“The total annual cost of COPD to the NHS is estimated to be over £800 million in direct healthcare costs - across the EU this figure increases to €23 bn per annum.
“In the EU, 41,300 lost working days per 100,000 are due to COPD every year (amounting to €28.5 billion per annum).
“In the UK, one in eight emergency admissions to hospital is for COPD, making it the second largest cause of emergency admission and one of the most costly inpatient conditions treated by the NHS.”
With academic achievements including a BSc and PhD in Biochemistry and a Masters of Medical Science in Clinical Laboratory Medicine, upon finishing Ballymena Academy Lorraine studied at Queen’s for a total of 7 years.
Following this, Lorraine took up a research position and in 2000, she successfully secured an academic post within the School of Pharmacy and has since remained with the university as her research projects go from strength to strength.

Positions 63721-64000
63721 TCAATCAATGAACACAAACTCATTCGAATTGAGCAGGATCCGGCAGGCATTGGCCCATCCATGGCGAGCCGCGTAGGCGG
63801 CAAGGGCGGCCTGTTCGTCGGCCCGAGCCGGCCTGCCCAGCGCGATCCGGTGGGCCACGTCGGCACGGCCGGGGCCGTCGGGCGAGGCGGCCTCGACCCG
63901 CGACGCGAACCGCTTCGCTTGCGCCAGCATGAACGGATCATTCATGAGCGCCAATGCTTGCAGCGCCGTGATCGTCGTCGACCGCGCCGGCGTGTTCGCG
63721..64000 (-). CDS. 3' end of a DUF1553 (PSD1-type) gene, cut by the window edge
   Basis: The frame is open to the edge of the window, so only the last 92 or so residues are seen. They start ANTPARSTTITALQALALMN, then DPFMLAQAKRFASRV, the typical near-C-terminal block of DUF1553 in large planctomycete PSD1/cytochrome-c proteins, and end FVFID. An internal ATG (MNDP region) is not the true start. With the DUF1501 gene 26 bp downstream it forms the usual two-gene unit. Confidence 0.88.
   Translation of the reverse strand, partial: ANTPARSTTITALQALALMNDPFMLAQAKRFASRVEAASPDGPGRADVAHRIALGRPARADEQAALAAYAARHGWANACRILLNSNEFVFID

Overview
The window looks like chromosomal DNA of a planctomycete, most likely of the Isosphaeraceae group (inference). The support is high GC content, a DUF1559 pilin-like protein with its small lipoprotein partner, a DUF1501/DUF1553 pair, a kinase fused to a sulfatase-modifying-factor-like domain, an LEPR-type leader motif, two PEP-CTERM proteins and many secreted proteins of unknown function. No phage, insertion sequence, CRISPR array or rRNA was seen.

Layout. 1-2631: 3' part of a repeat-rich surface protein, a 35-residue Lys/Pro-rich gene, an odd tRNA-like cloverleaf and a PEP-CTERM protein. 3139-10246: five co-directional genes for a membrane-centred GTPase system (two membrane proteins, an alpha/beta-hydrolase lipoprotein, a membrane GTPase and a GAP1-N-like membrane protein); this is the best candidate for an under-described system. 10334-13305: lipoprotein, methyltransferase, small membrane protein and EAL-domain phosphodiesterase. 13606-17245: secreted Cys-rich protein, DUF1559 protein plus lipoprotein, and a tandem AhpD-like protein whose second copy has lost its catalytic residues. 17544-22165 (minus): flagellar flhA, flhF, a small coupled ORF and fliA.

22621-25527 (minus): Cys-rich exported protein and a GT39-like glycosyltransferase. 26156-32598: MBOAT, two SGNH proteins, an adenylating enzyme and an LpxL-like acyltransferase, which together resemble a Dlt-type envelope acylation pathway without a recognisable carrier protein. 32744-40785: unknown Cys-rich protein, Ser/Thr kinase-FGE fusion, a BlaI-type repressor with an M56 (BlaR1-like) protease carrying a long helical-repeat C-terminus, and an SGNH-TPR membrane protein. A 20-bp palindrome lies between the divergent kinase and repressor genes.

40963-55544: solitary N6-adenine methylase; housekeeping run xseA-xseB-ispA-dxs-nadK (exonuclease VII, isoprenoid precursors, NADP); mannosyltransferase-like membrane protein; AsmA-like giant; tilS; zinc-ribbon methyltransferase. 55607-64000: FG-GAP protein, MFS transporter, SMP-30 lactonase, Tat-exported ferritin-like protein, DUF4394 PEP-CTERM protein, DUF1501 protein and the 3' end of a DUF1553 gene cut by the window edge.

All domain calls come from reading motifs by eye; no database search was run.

More recently, Lorraine has led a ground-breaking programme of work, funded by the Cystic Fibrosis Trust, UK which has now been published in the prestigious American Journal of Respiratory and Critical Care Medicine.
Lorraine explained: “The development of lung disease represents the major cause of morbidity and mortality in Cystic Fibrosis and occurs due to aberrant ion channel function and dehydration of the airway surfaces.
“Reduced airway surface liquid levels in turn contribute to the build-up of mucous and predisposes the individual to chronic bacterial infection.
“The ensuing cycles of chronic infection and airway inflammation cause progressive destruction of the airways, which is ultimately fatal.”
The group have performed extensive research in order to develop a novel protease inhibitor which reduces the activity of a critical ion channel resulting in improved airways hydration and significantly increased mucociliary clearance - which are essential to keep the airways free of infection.